La Revancha del Tango (Ya Basta! Records)
The late Argentine tango composer Astor Piazzolla has left his musical mark on various Latin and European musical groups. We can hear echoes of Piazzolla in Lo’Jo’s homage to tango and now a new act, the Gotan Project has arrived on the scene to continue Piazzolla’ tango legacy. However, when I mention tango, I’m not referring to the traditional tango associated with the dance form, but a more experimental form called Nuevo Tango that combined elements of classical, jazz and abstract music with what we can barely recognize as traditional tango. (For those rare folks that haven’t heard of Piazzolla, go out and purchase any one of his recordings and if you possess a poetic streak, you will connect with the master of tango).
Gotan Project lacks the musical genius and passion of Piazzolla, but possesses ingenuity, originality and boldness of the master composer. GP’s release la revancha del tango takes tango to new heights by blending dance club bass & beats with a sad urgency and the result is high octane tango.
French producers Philippe Cohen Solal and Christophe Mueller along with Argentine guitarist Eduardo Makaroff founded Gotan Project while successfully blending the hip dance club sensibilities with a love for Argentine music. The tracks on their debut release act as a musical kaleidoscope where 70’s disco beats literally dance with old fashion tango rhythms.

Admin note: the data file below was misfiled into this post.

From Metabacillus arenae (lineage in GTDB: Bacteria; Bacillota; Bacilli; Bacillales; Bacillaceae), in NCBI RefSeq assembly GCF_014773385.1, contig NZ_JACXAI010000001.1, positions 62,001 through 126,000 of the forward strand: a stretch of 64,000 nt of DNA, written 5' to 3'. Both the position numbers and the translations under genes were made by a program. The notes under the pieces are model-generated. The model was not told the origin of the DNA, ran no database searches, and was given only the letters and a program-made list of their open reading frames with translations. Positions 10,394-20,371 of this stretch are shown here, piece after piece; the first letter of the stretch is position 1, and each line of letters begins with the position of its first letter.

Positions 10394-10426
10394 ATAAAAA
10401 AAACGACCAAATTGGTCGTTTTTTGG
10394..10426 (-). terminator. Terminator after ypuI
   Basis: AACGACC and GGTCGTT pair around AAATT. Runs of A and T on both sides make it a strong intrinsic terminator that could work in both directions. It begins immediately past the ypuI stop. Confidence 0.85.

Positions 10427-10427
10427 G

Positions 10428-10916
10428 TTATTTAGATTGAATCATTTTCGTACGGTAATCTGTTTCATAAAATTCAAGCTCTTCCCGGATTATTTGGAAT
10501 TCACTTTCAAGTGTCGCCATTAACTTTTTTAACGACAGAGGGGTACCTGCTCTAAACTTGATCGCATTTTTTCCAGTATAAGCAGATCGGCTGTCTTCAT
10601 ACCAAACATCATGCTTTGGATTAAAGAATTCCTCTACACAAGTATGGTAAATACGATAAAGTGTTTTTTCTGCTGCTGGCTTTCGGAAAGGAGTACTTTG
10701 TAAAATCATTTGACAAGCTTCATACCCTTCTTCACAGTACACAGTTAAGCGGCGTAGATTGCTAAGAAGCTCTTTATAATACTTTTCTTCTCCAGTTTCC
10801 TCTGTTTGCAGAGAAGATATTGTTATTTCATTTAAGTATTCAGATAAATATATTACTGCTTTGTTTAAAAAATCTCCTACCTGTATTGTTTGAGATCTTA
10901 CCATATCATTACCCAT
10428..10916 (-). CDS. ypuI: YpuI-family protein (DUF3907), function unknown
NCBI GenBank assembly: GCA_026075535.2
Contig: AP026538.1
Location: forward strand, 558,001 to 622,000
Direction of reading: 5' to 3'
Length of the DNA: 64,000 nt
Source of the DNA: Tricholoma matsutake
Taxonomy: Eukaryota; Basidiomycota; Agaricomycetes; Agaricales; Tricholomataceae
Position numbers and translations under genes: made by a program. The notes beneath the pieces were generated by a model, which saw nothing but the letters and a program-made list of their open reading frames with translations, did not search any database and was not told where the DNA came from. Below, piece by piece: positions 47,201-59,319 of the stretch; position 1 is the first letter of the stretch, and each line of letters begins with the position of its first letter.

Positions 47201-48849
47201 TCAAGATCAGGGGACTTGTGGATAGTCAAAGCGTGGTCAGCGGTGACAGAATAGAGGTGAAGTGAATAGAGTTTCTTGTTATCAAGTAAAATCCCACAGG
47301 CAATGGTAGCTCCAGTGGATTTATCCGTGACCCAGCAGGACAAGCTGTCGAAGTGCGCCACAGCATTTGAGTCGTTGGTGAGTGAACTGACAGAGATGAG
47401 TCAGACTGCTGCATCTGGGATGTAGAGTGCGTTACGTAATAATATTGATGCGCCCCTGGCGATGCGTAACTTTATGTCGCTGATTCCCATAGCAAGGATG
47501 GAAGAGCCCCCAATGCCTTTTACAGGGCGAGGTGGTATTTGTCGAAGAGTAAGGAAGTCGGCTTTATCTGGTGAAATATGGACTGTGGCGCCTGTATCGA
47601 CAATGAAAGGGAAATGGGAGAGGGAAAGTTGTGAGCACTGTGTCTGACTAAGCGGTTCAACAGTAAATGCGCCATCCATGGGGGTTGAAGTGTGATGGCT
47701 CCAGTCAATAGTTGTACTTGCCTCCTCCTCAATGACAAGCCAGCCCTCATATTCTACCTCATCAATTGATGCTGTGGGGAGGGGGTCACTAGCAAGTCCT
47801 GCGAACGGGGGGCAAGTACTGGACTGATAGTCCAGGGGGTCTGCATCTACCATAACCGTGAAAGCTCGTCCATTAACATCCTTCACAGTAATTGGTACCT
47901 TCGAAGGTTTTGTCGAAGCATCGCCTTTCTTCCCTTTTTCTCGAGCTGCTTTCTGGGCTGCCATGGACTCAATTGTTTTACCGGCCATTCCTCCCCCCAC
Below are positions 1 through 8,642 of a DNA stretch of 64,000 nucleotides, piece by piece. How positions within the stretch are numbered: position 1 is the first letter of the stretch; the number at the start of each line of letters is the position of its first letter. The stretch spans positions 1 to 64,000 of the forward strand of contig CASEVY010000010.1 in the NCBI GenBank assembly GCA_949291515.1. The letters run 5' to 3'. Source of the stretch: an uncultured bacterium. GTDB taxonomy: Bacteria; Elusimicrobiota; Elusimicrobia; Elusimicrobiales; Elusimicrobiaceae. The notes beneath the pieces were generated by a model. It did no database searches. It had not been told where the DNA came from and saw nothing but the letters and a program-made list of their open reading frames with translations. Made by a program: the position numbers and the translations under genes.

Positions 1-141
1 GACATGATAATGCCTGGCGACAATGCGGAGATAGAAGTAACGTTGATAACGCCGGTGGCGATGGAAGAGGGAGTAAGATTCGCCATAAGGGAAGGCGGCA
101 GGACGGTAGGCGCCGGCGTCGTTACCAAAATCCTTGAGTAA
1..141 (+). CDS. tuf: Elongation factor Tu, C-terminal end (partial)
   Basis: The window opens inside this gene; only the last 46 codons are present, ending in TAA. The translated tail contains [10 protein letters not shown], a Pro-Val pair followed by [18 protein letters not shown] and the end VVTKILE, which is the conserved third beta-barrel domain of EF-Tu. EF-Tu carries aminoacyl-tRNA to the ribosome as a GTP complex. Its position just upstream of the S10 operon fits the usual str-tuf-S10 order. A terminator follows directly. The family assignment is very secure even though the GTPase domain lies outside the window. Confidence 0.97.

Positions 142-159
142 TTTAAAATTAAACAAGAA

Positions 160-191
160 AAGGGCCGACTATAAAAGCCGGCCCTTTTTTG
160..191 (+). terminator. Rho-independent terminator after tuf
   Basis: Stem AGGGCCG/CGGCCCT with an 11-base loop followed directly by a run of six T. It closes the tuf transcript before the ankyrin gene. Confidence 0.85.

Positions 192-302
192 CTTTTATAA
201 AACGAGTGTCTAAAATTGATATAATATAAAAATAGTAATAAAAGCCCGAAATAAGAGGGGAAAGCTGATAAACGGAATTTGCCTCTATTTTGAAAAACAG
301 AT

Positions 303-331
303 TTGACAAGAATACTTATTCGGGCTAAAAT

Traditional instruments such as the bandoneon, violin, piano and sultry vocals appear within this kaleidoscope, but only peeking through on occasion. While Piazzolla’s music emphasized his bandoneon playing memorable melodies, GP’s features bass anchoring rhythm tracks that are at times interrupted by sensual melodies.
While GP performs Piazzolla’s Vuelvo al Sur on this release, Gotan Project’s original compositions, Chunga’s Revenge with weeping violin and Queremos Paz come closer to sounding like Piazzolla’s work. GP’s rendition of Vuelvo al Sur (off of Piazzolla’s La Camorra-La Soledad de la Provocacion Apasionada), is barely recognizable until vocalist Cristina Vilallonga sings the melody half way through the song.
Although Vilallonga’s sultry vocals add a haunting quality, she lacks the intensity of other Argentine vocalists that nailed this song. And yet, along with GP’s remake of Gato Barbieri’s Last Tango in Paris, Vuelvo al Sur offers this album’s finest moments. That’s not to say that GP’s original compositions lack musical or sex appeal since this album possess both elements.
Gotan Project offers aggressive, haunting and beautiful tango music that is also eclectic and experimental. These musicians are influenced by the likes of Piazzolla and Frank Zappa, both forerunners of varying musical styles. However, we don’t need to over intellectualize GP’s music and instead we can just kick back and enjoy this Nuevo tango of the new millennium.
This archival review by Patty-Lynne Herlevi formerly appeared on Cranky Crow World Music.